It hasn't been a fun week over at Mirror Money towers, recently renamed Your Money. Yes, the new name makes it difficult to distinguish from every other personal finance section, but definitely easier for dozy PRs who now have to remember one less fact.
Instead of the usual Mirror – sorry, Your Money – section, full of fun facts and delightful stories of personal finance wonders and products, this week we're doing a special on the top 100 richest self-made men and women in the country. In five days.
I somewhat suspect the Sunday Times Rich List gang gets a little longer, but this is the heady world of tabloid journalism so we're working to a very tight deadline. The list itself is actually quite fun, if somewhat frustrating.
All those people who didn't go to university, left school with one Ɔ' Level in woodwork and are now worth a zillion pounds are pretty inspiring, but really irritating if you studied (semi) hard for a degree, got into a tonne of debt for your journalism post-grad course and are now earning about 45p a year. Not that I'm bitter.
Anyway, my team and I make a million or so trips to Companies House, make a few thousand phone calls and do an awful, awful lot of digging, before we finally have a top 100. The section looks great and there is a real sense of “I did that” about it, but I've had about three hours' sleep a night and cry when I stall my car coming into work. It's not good and it's not pretty.
And amid all this frenzy, working life on Your Money Daily has to continue. The personal finance team has just been promoted/ demoted (delete as you think appropriate) to writing the Mirror's daily City page. The others in my team have plenty of experience in this area but I'm a complete novice.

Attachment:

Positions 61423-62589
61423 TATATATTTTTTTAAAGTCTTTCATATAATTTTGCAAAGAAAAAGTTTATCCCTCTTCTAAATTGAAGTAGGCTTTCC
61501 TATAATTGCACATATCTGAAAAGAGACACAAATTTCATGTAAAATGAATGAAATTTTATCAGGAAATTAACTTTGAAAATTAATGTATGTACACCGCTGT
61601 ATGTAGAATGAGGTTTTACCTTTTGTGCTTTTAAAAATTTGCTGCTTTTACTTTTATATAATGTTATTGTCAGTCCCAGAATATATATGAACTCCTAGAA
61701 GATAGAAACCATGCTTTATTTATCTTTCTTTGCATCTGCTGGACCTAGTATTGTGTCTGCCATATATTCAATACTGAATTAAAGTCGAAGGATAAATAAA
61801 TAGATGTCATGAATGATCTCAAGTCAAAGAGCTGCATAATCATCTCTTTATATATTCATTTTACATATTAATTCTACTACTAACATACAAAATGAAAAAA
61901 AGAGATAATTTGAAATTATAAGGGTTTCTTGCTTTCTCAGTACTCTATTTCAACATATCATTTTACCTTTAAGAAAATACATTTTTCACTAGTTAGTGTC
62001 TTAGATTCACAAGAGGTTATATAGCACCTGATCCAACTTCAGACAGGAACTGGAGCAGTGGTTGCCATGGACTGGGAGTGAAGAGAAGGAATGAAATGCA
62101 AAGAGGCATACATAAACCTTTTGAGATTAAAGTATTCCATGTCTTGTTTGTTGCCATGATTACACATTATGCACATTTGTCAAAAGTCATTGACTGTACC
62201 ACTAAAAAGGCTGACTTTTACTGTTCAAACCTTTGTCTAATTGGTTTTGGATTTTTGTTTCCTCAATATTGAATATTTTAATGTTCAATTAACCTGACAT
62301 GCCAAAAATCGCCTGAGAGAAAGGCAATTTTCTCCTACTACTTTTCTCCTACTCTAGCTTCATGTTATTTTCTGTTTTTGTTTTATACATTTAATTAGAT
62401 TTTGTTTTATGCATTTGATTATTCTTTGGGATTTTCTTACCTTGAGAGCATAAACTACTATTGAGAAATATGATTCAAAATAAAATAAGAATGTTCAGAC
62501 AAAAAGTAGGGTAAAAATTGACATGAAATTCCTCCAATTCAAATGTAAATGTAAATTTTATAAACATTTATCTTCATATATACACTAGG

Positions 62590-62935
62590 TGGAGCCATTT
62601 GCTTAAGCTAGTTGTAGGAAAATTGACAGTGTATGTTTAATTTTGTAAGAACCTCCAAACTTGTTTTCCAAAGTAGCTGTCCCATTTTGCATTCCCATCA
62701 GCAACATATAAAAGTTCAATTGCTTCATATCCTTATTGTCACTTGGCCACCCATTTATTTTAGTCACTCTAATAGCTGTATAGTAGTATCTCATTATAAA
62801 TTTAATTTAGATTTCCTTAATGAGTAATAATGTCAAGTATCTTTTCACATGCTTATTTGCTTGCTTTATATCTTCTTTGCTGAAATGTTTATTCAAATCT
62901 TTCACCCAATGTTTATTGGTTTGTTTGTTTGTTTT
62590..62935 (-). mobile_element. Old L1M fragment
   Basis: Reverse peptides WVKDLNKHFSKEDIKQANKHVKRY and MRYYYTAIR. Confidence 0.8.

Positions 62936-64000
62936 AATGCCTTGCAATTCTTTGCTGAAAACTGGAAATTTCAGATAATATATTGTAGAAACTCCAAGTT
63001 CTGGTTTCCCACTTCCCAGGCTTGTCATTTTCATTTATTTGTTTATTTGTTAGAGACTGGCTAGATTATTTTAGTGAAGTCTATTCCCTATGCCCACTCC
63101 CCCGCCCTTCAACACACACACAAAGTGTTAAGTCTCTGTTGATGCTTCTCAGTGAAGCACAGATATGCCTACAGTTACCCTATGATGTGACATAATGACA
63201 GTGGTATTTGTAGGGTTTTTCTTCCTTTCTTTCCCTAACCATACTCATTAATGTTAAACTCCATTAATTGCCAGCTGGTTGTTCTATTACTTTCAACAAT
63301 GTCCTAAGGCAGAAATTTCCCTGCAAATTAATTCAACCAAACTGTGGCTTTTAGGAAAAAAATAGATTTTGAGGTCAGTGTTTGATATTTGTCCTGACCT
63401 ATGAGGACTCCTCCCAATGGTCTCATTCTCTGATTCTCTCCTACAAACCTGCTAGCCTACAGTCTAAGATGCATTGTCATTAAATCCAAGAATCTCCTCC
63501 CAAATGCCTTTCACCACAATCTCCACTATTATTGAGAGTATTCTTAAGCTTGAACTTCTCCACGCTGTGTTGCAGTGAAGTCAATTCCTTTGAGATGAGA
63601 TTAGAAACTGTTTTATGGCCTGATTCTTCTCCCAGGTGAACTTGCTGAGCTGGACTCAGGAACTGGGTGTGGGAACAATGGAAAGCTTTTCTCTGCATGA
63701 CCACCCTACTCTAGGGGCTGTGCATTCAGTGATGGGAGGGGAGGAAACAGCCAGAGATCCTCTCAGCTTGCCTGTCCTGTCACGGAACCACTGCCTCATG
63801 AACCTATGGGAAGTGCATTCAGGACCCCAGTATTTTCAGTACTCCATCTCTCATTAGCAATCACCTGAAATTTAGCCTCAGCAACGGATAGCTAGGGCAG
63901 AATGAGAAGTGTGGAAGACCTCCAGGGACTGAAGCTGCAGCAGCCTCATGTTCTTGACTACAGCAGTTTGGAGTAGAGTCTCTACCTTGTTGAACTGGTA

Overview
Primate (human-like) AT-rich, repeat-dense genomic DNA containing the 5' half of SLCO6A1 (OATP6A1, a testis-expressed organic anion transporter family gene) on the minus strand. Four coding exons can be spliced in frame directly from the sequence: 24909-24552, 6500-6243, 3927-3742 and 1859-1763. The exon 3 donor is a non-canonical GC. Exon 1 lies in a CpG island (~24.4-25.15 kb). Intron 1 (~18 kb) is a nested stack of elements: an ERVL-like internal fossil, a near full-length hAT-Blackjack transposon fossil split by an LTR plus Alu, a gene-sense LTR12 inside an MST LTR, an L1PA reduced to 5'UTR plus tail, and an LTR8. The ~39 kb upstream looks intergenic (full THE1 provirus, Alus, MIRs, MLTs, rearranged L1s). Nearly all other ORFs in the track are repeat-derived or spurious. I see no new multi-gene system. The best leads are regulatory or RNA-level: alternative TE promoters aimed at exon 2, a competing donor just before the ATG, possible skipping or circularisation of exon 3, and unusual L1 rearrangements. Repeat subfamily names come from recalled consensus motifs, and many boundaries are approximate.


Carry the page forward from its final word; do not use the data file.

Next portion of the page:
The Reuters machine is my first lesson to master and it's not very easy. I'm usually pretty computerliterate, but this system was built by techy geeks for techy geeks. It's a weird world of flashy things and I'm not happy.
It's also astounding to see the number of PRs who simply don't do their homework. They're calling in with City stories, being put through to our team, and haven't even bothered looking at the page yet. Stupid, lazy people who simply get the dialling tone from me – if they can't be bothered reading our page, I can't be bothered listening to their lame sell-in.
Your Money Daily is an interesting, eclectic column with a splash of City, a dose of PF and a lot of personality. Once it has settled down I think I'm going to enjoy the new challenge of City reporting, and the page itself is already looking much brighter than before.
The Lansons party on Wednesday night is the highlight of the personal finance social calendar. Everyone who is anyone is there, and a few who are definitely nobodies. It's an odd affair, with a heady mixture of clients, journalists and PRs all mixing happily. Well, there were a few cross words dotted throughout the evening but they tended to be journalist to journalist rather than involving either of the more innocent types.
I spend a long time speaking to the delightful Ali Neale from SimplySwitch.com and Kay Gorman, late of Churchill, before chatting to many of the Lansons boys and girls. After the week I've just had, it would seem churlish not to drink as much champagne as humanly possible, so I indulge away. I manage to make the last Tube home, but not without a few stops and stumbles on the way.
The old Scottish trick of Anadin with Irn Bru should be marketed across the world. I may have been one of the drunkest people at the party, but as I type this, not even 12 hours later, I'm full of beans.
Ronan Kelleher tells me that of all the people he has called to invite to an upcoming press event, I'm definitely the liveliest. Probably number one in the top 100, so to speak.
Anna Day is a personal finance reporter at The Daily Mirror
”I cut my hand last week so I haven't been able to do much. I've been living like a student all weekend and it's great.” – NU media relations executive Rob Pell.
Nick Hucker at The Exchange is taking part in the longest cycling challenge…ever. The challenge, to to raise money for Macmillan Cancer Relief, is an 800km cycle in eight days from the Iguassa Falls in Brazil to the Atlantic Coast near Sao Paulo.
Nick has already raised £4,000 for the charity through various events, including shaving off all his hair. So for a chance for him and his gleaming head to weather the trials on the 800km trek, please give generously.